How Do You Glue a Hot Tub Fitting?

If your hot tub water level keeps decreasing, you might think the heat is evaporating the water. That rationale falls flat when there’s a puddle around the cabinet that houses the tub’s plumbing. Whenever there’s a leak in your hot tub pipes, you should reach for the glue.

To glue a hot tub fitting, you must get PVC glue, locate the leak and saw a portion of the pipe off, cover the edges of the remaining pipe ends in the glue and add the fitting over the pipe. If the leak is in a previous joint, you can replace it with a tighter fitting.

In this article, you will learn how to glue a hot tub fitting in a step-by-step manner with a deeper dive into how you can

  • Get the appropriate glue for your hot tub pipes 
  • Find where the leak is
  • remove the leaking section
  • apply the right amount of glue over pipe edges
  • add the tub fitting over the pipe

Choose the Right Glue

The first step in gluing a hot tub fitting is to opt for the right glue. Safety and functionality are two dimensions on which you must judge the glue. You don’t want the glue to be unsafe, and you want to avoid glue residue in the water circulation. 

For this, you must opt for glue that’s not harmful to the human skin at any concentration and one that dries to produce zero residue upon contact with running water. This also feeds the practical aspect as you need glue that will cure with appropriate adhesion to hold together the fitting with the rest of the hot tub plumbing.

Here the best option is a pool primer used alongside regular PVC glue. The trick to getting zero residue adhesion is to let the hot tub sit unused after the hot tub fitting has been glued. The more time you give the glue to dry, the less glue will seep into the water that circulates through the specific area of the plumbing.

Locate the Leak

On the subject of plumbing areas, the next step is to locate the point where you need to glue the fitting. This is usually a point where there is a leak. In most cases, this is closer to the heat pump. The heat pump can compromise the integrity of a portion of the plumbing. Similarly, high-pressure water flow closer to the water filter can have a similar effect on the plumbing, though towards the joints.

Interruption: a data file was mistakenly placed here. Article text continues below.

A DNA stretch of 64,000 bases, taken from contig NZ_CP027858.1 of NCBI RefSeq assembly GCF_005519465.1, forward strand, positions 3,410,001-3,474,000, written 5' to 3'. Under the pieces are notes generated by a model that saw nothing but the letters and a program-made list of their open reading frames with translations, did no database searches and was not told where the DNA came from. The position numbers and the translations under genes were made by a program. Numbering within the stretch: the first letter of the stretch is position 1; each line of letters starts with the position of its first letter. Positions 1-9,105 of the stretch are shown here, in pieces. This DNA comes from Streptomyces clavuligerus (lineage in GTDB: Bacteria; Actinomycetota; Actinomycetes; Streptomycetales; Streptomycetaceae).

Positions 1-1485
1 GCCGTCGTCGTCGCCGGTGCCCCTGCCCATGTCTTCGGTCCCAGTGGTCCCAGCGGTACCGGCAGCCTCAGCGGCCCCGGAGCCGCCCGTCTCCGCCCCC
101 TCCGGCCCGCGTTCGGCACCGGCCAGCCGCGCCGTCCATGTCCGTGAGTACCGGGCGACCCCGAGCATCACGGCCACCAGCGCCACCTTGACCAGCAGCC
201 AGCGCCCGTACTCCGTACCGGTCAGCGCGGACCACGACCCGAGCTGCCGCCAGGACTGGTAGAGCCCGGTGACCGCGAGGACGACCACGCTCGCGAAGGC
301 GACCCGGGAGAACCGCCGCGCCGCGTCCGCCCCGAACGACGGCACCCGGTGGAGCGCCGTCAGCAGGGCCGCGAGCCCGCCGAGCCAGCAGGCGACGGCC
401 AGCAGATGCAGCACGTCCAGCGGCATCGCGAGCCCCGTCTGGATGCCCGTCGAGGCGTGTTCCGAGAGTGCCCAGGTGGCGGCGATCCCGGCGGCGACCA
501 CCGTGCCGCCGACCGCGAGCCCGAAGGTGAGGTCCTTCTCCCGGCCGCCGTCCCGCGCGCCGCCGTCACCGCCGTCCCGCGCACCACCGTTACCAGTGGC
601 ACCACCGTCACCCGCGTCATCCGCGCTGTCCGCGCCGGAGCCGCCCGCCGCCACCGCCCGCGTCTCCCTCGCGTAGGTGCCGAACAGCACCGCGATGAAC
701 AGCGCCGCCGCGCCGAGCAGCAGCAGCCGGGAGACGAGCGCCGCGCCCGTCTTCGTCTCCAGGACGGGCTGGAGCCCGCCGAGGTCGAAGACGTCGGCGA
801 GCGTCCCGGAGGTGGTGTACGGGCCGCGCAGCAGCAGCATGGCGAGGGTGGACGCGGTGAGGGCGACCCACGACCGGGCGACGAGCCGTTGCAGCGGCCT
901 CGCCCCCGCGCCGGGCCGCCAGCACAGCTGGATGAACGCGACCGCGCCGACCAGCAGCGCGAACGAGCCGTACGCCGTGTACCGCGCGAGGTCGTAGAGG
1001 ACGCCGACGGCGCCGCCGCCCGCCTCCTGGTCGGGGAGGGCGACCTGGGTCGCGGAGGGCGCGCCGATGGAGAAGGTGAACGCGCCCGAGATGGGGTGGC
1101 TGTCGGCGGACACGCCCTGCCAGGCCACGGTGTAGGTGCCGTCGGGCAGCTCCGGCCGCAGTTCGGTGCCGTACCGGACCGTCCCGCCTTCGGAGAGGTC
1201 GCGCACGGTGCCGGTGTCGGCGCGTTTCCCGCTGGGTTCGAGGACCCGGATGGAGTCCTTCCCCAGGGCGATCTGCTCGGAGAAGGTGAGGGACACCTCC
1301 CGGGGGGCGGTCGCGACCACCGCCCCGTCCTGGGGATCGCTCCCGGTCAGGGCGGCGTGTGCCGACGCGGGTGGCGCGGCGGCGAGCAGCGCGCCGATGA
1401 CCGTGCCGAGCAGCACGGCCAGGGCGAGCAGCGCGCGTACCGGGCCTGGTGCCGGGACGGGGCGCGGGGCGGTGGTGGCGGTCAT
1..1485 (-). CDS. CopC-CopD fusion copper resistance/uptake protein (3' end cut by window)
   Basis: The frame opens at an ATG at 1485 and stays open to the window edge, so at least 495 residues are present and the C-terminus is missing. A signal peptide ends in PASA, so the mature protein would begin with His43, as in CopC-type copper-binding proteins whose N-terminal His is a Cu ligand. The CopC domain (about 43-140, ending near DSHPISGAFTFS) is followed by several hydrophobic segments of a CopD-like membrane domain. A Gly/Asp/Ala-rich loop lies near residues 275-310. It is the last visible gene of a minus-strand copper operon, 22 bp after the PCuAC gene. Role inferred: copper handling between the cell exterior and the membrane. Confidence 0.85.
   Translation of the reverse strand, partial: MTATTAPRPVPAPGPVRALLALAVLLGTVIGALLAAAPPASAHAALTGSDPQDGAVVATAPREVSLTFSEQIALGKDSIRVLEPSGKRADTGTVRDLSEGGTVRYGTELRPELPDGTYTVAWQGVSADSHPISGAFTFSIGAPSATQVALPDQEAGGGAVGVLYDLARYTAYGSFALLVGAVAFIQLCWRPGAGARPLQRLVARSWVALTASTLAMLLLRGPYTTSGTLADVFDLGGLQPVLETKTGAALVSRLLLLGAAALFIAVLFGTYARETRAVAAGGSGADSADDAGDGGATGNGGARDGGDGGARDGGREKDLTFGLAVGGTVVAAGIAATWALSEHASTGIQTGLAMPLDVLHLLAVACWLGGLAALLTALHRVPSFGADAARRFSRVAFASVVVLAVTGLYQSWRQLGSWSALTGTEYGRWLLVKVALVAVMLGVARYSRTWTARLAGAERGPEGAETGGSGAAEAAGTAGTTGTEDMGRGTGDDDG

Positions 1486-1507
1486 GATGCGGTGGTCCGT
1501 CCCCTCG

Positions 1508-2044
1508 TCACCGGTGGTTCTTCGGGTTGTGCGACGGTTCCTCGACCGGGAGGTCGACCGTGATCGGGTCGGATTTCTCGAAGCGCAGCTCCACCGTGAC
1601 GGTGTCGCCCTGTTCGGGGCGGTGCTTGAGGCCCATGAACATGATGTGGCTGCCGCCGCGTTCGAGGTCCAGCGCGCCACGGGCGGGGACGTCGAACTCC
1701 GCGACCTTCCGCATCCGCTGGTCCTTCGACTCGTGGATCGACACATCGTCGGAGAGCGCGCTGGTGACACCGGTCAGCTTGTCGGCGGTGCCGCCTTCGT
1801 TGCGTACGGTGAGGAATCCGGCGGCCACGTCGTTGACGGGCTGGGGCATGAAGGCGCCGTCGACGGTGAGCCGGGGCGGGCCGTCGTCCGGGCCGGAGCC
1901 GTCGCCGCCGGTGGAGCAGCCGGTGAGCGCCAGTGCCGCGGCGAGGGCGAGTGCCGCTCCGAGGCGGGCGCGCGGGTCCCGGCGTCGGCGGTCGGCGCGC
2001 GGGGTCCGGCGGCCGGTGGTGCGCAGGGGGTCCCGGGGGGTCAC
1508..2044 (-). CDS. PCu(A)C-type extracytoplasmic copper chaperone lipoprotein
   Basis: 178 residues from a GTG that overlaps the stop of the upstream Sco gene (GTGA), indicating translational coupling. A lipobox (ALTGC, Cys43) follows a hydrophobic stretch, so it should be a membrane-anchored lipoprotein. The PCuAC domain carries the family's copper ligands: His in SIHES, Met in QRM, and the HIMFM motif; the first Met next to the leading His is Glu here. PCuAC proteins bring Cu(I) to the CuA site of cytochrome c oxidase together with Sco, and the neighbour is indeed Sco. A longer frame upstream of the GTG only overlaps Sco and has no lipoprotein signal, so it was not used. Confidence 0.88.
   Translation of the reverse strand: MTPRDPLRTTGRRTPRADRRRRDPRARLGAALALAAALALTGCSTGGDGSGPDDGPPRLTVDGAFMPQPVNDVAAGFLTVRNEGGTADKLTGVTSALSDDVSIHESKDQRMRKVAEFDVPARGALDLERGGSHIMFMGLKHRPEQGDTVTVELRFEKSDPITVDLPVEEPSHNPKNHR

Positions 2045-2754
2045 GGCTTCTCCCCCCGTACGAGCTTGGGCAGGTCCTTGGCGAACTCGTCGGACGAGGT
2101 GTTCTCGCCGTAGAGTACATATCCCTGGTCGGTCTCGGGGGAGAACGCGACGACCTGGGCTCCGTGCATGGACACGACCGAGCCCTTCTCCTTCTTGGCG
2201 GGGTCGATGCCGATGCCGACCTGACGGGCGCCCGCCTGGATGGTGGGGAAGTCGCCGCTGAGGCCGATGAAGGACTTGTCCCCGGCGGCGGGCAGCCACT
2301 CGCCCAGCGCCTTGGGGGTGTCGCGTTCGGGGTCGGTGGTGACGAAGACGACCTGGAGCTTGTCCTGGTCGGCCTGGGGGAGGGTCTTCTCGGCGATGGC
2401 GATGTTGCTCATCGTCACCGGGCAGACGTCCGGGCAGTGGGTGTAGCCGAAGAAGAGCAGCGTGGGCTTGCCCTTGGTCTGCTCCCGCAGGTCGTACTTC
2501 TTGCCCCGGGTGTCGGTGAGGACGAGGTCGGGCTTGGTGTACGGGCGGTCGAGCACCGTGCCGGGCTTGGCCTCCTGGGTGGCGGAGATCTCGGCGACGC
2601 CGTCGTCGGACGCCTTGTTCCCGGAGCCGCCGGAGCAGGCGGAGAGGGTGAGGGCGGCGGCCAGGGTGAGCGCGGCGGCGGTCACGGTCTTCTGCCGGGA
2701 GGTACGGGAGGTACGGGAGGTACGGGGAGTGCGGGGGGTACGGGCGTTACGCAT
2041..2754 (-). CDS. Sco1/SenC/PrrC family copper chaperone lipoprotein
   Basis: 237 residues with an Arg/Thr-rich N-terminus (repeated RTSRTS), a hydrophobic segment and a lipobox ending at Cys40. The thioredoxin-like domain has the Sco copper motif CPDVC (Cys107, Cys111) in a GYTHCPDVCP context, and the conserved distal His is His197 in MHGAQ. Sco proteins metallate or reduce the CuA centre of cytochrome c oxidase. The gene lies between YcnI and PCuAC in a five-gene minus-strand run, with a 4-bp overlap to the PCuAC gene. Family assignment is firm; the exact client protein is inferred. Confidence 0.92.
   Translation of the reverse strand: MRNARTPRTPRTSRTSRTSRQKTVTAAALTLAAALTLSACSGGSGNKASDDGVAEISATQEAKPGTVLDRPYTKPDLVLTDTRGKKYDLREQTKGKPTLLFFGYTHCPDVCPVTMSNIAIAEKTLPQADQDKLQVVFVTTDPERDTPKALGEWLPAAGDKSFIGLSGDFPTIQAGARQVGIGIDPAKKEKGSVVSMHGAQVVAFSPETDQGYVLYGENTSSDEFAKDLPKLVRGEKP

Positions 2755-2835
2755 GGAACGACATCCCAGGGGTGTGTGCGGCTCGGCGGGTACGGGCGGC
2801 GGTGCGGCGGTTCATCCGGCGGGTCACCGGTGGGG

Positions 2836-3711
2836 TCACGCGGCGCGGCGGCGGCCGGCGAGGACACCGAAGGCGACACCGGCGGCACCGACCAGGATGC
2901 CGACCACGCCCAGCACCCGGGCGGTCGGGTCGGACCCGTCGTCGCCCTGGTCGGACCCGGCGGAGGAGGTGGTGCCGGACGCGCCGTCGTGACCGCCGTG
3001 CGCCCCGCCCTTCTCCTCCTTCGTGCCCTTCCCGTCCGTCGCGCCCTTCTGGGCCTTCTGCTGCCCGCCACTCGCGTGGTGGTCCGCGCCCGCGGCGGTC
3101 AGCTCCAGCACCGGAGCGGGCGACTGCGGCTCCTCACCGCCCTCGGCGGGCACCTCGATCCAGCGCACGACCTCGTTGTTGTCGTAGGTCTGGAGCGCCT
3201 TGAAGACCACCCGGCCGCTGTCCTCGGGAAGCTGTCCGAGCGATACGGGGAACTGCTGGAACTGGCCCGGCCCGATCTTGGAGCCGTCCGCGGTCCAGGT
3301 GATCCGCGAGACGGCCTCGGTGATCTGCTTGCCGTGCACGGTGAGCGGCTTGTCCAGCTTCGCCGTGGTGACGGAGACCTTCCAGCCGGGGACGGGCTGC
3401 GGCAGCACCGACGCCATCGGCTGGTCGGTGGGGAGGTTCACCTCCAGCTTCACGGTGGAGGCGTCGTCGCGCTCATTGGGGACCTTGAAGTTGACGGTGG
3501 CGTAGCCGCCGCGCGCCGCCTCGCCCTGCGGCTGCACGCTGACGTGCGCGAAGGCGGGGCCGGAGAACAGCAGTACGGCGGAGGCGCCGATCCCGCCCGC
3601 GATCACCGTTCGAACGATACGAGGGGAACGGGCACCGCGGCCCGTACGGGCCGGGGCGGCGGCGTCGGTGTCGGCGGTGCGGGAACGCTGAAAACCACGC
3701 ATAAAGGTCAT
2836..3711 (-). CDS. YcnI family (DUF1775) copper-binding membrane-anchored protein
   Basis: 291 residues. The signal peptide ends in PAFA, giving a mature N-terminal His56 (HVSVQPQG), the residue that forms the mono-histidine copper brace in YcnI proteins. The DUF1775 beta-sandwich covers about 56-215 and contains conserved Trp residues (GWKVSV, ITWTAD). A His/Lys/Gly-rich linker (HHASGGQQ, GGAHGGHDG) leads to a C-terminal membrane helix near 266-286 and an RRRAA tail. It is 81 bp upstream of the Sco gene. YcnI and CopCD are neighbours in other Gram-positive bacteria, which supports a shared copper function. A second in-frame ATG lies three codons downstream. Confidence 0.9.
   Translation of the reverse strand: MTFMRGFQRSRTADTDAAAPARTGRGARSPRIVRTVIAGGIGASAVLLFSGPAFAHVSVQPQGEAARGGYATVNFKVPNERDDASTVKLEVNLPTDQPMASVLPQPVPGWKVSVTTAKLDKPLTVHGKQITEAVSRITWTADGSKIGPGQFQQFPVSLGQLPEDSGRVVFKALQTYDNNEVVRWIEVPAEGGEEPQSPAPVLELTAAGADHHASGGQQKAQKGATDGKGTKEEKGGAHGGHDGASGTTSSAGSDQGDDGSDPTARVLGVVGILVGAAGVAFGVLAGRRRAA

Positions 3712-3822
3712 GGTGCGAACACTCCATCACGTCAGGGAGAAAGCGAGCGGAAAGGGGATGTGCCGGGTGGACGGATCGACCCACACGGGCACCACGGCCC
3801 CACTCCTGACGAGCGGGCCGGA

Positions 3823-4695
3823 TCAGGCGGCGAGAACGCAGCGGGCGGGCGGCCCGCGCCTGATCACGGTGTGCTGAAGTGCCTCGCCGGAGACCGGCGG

You’re either looking to place a fitting where a previous fitting has given way (happens at the joints closer to the filter pump) or want to see a piece of the pipe and add a fitting (happens closer to the heat pump). 

Either way, you have to bare the pipes and run the tub to see exactly where leaks occur. If the leak location isn’t visible, take a wet rag and add laundry detergent to it. Then rub the rag across the length of the pipe. When water goes through the plumbing, you can witness bubbles where the leak is located.

Please note that if your hot tub’s entire cabinet is covered in insulating foam, it is impossible to detect the leak or do anything with the plumbing. In such cases, it is advisable to get a fitting and glue, then call a pool professional to do the next steps unless you want to remove the entire insulating structure, which is rarely worth the trouble.

Saw the problematic portion of the pipe

Now that you’ve located the leak, you know that it falls into one of two categories. Either the body of a pipe is leaking, or the joint is leaking. This step is contingent on the type of leak. If the body of the pipe has a hole or a crack, then you will need to see the portion of the pipe that’s causing trouble. 

For this, make sure to take a quarter of an inch off the top and the bottom of the hole, but avoid making the gap too wide. If the gap is larger than the largest available hot tub fitting, you’ll need to attach a pipe portion with two smaller fittings. In most cases, leaks happen because of small holes, and sawing off an inch and a half is sufficient. A 2-inch fitting can be used to fix the pipe.

Remove the Previous Fitting

In case the leak occurs in the plumbing joint, you can skip the sewing part and instead remove the fitting. After this, the steps become the same as fixing a hot tub pipe that has a hole in it. In both cases, the fitting needs to be glued onto the main plumbing. 

However, you have one important decision to make before you partake in the rest of the recommended steps: are you going to replace the fitting? Here, you have to use your best judgment. If the reason why water was leaking out of the joint is that the joint is too wide, then you’ll need a narrower fitting. If the joint was improperly attached and you believe gluing it back on will fix the problem, you don’t need to purchase a new joint.

Apply PVC Glue to the Pipe and Place the Fitting on Top

This is the simplest step as you dab a thick layer of PVC glue on the exterior of the sawed-off edges of the pipes. The reason gluing the pipe and placing the fitting is consolidated into a single step is because the two activities are done back and forth. 

Once you cut the pipe, there are two ends. It is best to apply the glue to one end then place the fitting over it. Then you apply PVC glue to the second pipe-end and put the other open side of the fitting on top of the pipe. This takes a total of two repetitions with each side of the fitting and the corresponding pipe.

Final Thoughts

Gluing a hot tub fitting is like gluing anything over a PVC strip. You just have to be mindful of a few things. The most important steps to keep in mind are:

  • Get PVC glue 
  • Cut off only the section of the pipe that is leaking
  • Apply glue to the edges on which the fitting goes
  • Place the fitting on top and wait for the glue to dry.

Jed Arnold

Jed spent every year from the ages of 15 - 22 as a Lifeguard (Red Cross) and ages of 17 - 22 as a Certified Pool Operator (CPO). Between working for over a dozen facilities and owning a pool, he carries over a decade of pool experience.

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